In This is What I Remember (Esimde), writer-director-actor Aktan Arym Kubat plays Zarlyk. In Kyrgyz, “Zarlyk” means “necessary.” We soon learn that, twenty-three years earlier, Zarlyk, a man with a wife, a son, friends and a respected place in his village, suddenly disappeared. His son, Kubat (played by Aktan Arym Kubat’s real son, Mirlan Abdykalykov), now grown, tracks down his father on the internet and finds him in Russia where, as the result of an accident, he has lost his memory and, evidently, his power of speech. The film opens as Kubat returns home with his father.
What is fascinating about This is What I Remember is the wide range of responses to Zarlyk’s appearance. Kubat wants desperately for his father to be who he used to me. Kubat’s wife, Meerim (Elnura Osmonalieva), tries to be helpful, but her patience begins to wear thin. Zarlyk eats heartily, but he does not respond emotionally, except to one person: his granddaughter, Syrga. He plays with her and together they engage in the one activity Zarlyk takes pleasure in: gathering garbage and, with the help of his son and others, bringing it to the dump.
Because Zarlyk was presumed dead, his wife, Umsunai (Taalaikan Abazova), has remarried. Her second husband, Jaichy (Nazym Mendebairov) is a gangster type who is the richest person around and thus the most powerful. Jaichy’s mother, Kadicha (Anar Nazarkulova), appears to be the person most threatened by Zarlyk’s reappearance. She fears that Umsunai will leave her son and return to her first husband. She invokes Islam to support her position, and she tries to convince others that Zarlyk is insane and should be sent off to a psychiatric asylum.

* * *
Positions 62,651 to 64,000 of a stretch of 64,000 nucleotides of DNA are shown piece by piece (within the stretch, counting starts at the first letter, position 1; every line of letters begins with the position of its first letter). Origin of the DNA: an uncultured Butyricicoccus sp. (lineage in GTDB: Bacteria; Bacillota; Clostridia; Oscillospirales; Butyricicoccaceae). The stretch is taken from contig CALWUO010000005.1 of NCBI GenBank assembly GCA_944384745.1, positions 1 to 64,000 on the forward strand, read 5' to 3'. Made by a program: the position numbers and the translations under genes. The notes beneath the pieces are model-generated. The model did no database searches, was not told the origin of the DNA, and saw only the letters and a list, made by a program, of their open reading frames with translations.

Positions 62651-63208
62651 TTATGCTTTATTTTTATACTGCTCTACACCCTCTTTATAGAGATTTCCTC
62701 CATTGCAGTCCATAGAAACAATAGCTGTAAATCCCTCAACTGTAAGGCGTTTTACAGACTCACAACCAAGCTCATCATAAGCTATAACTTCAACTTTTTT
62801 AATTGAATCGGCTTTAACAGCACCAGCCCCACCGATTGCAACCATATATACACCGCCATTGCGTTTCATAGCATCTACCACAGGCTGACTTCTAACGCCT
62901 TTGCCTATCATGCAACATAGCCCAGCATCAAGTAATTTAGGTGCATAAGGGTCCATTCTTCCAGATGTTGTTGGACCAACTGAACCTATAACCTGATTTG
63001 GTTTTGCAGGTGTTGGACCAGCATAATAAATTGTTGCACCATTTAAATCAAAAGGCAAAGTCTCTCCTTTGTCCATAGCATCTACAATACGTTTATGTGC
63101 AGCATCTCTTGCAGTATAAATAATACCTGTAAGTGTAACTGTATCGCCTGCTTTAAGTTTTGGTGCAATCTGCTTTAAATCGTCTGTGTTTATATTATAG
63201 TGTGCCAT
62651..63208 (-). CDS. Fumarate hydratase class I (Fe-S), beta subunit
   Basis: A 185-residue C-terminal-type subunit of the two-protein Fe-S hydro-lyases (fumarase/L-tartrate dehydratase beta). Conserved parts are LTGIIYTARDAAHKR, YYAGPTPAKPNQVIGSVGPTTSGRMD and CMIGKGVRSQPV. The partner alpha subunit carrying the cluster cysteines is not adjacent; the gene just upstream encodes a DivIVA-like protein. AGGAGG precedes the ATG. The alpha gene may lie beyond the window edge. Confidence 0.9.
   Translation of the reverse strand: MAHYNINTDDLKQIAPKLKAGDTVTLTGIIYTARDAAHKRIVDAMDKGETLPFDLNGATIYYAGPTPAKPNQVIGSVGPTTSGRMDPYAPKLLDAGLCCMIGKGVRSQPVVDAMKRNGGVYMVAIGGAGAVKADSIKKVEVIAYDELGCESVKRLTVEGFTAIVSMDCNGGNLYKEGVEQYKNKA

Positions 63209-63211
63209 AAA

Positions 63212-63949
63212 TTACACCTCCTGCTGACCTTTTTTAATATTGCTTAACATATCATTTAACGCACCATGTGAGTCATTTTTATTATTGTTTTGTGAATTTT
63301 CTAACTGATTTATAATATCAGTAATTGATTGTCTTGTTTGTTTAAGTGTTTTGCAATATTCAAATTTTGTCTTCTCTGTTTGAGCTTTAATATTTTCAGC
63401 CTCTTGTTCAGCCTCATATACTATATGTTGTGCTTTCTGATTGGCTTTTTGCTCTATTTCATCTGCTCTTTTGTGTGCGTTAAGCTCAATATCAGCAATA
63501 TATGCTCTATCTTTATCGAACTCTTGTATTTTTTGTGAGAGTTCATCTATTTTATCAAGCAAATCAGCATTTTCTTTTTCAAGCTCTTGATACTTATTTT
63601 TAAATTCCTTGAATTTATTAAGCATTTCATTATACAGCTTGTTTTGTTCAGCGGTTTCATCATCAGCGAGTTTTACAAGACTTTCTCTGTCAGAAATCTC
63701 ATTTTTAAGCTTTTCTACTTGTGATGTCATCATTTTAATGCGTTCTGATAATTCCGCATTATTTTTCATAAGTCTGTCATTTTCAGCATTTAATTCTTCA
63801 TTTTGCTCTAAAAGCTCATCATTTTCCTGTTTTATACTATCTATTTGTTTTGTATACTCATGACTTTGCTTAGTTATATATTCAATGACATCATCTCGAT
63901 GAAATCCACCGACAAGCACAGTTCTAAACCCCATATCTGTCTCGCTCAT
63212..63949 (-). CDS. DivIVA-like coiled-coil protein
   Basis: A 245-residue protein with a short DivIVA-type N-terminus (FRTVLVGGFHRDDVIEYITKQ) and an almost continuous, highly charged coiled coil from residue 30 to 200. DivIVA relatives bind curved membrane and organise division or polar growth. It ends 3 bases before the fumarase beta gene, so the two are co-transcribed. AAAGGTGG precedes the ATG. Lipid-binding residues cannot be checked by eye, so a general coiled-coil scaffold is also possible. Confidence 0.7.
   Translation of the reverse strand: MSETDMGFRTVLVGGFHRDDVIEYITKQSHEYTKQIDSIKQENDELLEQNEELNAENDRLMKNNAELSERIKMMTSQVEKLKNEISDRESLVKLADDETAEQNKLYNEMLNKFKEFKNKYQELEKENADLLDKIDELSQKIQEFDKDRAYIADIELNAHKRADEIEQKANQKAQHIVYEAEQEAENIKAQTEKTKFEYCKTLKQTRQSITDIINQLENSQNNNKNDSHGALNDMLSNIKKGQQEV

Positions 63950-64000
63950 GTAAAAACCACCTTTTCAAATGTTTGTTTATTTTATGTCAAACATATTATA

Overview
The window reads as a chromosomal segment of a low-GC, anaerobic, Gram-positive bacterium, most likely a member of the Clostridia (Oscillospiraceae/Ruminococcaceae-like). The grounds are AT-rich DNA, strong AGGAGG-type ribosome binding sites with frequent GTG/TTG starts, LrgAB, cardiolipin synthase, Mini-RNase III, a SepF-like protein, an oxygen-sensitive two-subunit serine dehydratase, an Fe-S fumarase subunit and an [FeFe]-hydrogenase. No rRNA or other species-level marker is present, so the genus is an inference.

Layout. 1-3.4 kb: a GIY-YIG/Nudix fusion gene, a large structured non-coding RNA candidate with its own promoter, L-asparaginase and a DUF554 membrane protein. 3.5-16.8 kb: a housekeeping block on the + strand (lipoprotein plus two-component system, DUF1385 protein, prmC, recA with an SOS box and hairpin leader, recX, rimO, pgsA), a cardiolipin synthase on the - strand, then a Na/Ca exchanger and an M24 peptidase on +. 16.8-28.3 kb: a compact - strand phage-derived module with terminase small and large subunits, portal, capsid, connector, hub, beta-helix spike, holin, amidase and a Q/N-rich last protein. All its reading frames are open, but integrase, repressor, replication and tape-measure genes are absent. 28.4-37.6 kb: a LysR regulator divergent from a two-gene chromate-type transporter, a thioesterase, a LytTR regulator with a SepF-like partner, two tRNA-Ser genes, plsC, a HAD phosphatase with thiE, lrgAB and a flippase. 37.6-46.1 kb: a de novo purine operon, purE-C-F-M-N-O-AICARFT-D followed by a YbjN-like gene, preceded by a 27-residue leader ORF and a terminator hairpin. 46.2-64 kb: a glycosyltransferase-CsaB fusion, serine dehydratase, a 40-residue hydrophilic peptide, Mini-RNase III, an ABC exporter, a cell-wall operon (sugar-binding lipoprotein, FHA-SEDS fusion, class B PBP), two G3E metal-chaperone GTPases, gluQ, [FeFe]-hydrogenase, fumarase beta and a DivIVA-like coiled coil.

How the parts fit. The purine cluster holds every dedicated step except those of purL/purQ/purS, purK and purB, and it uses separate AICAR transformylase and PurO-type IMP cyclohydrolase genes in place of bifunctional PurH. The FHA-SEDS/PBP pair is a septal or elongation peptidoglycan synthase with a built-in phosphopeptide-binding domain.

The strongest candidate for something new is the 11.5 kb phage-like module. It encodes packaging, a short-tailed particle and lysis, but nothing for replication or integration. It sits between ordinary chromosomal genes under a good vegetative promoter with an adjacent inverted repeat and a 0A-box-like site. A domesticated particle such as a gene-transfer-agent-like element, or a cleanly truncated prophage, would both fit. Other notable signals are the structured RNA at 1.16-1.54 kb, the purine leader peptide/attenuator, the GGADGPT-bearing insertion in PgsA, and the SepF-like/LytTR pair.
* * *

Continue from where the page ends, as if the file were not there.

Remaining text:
Eventually the village elders gather to decide what to do with Zarlyk. On the one hand, he does appear to be bizarre, at best, but on the other hand the village certainly has become cleaner since he arrived.
Because of the title, This Is What I Remember, I assumed that at some point Zarlyk would regain his memory. But, at the very end of the film, Umsunai sings a song that shows that the title has a completely different meaning.
Aktan Arym Kubat has stated that while Kyrgyzstan was part of the Soviet Union, his country’s traditional values were under attack, and the Kyrgyz people were forced to parrot the beliefs allowed by the Soviet government. When Kyrgyzstan gained its independence in 1991, it was assumed that traditional values could reemerge. But Islamic missionaries moved in and imposed their own version of what one is allowed to believe. Combined with the corrupt economic bullying of people like Jaichy, the freedom that many Kyrgyz thought they would gain with independence has proved illusory. The character of Zarlyk symbolizes this lost set of values.
I also thank This Is What I Remember for teaching me a new word: mankurt. Popularized by the Kyrgyz author Chinghiz Aitmatov in his novel The Day Lasts More Than A Hundred Years, a mankurt is someone who has lost touch with his or her historical and national roots, and who has forgotten their family and ancestors and the values they represented.
By the way, back in 2009, Aktan Arym Kubat was involved in a minor but unusual Academy Awards controversy. At the time, what is now known as the International Film category was then known as the Foreign Language Film category. Kubat was the screenwriter for the Kazakh film Kelin, which wasn’t in a foreign language and didn’t have subtitles because all the characters just grunted and mumbled. In the end, Kelin was allowed to compete and even made the Foreign Language shortlist.